Unless you’re in need of a new one, you probably rarely give much thought to your mattress. However, a little mattress maintenance can go a long way—here’s what you need to know.
Depending on the type of mattress you have, you should be rotating it (or flipping and rotating it) on a regular schedule. This simple maintenance step allows the natural wear and tear to be evenly distributed, so it stays comfortable longer. If you skip this step, your mattress will develop saggy spots, creating an uneven (and unpleasant) sleeping surface. All mattresses eventually wear out, but with a proper rotation schedule yours will wear out slower, saving you money (and from aches and pains) in the process.
The start of a new year is a good reminder for infrequent maintenance tasks like this, so January is a great time to rotate or flip, as needed. But should you rotate, flip, or both?
If you have a traditional innerspring mattress, you’ll want to rotate and flip it. Traditional innerspring designs are the same on both sides of the mattress with matching tufting and so on. Without referencing the label location, you’d really have no idea which side was up or down.
If you have a more modern hybrid innerspring mattress—which features a combination of traditional coils paired with memory foam layers—you should just rotate it as flipping it upside down would have you sleeping on the bottom of the springs and not on the memory foam top you paid extra for. If you’re not sure what kind of innerspring mattress you have it’s easy to check. Just feel the top and the bottom. If the top has a plush pillow or foam layer and the bottom doesn’t, don’t flip it. If both sides feel identical, you can flip it to further extend the life of the mattress.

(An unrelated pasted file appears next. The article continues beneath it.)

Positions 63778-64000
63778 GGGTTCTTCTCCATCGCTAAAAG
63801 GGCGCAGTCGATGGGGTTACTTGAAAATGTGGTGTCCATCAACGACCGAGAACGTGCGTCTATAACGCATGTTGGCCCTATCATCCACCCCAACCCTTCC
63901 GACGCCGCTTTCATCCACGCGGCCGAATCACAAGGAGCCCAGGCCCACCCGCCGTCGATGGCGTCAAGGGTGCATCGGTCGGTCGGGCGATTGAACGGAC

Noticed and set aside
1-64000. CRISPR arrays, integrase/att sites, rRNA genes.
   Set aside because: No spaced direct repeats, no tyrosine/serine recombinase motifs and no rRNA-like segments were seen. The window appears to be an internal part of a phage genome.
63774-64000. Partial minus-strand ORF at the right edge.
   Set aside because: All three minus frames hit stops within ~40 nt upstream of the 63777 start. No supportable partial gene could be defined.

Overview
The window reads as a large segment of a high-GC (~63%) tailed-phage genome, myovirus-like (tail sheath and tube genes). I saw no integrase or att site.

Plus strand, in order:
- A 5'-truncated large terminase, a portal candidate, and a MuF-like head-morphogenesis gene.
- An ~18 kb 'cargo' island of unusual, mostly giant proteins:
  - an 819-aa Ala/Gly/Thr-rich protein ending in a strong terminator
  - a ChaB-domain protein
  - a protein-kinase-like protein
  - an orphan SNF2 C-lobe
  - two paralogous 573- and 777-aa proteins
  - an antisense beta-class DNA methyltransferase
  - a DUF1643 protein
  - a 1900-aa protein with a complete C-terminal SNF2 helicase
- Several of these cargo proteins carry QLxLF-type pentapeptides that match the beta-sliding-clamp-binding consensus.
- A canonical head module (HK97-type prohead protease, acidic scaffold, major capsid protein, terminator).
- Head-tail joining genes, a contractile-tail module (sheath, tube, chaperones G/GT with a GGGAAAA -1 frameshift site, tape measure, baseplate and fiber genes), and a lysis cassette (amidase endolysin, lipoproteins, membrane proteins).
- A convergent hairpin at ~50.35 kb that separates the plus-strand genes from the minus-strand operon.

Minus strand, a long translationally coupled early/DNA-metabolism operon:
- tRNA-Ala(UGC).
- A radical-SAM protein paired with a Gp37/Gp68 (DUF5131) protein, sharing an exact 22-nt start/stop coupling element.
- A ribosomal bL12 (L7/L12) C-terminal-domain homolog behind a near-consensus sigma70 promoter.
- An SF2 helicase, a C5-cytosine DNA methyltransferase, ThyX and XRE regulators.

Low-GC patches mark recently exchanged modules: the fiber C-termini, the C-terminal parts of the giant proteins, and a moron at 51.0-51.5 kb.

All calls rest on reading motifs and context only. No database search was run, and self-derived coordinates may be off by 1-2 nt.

When it comes to memory foam mattresses, however, things are a bit trickier because the difference between the layers isn’t always obvious. While some memory foam mattresses are a single foam material throughout the entire body of the mattress, many are not and include multiple layers of different density foam.
If your memory foam or latex mattress is one single material type throughout, you can flip it to get more wear and tear out of it. If it is made up of different layers of foam, however, such as a 10″ base foam with a 3″ topper, flipping the mattress isn’t an option because you run into the same issue you do with turning a pillow-top innerspring mattress upside down—you’re putting the comfy layer against the foundation and sleeping on the less comfy layer, not an ideal situation.
- Memory foam or latex? Rotate 1-2 times per year.
- Innerspring or hybrid? Rotate 2-5 times per year.
- Never flip mattresses with varied layer composition or built-in toppers.
Whether you should flip the mattress or not out of the way, one thing is clear. Everyone should be rotating their mattress. According to the experts at SleepFoundation.org, it’s best to rotate memory foam, latex, and newer innerspring mattresses once or twice each year. Innerspring mattresses can be rotated two to five times per year (once each season, for example).
The manufacturer will typically recommend the best maintenance for your mattress. But if you don’t have access to that information, you can follow the guidelines above.
If you haven’t rotated your mattress recently, add this small task to your January to-do list so you can sleep more comfortably all year!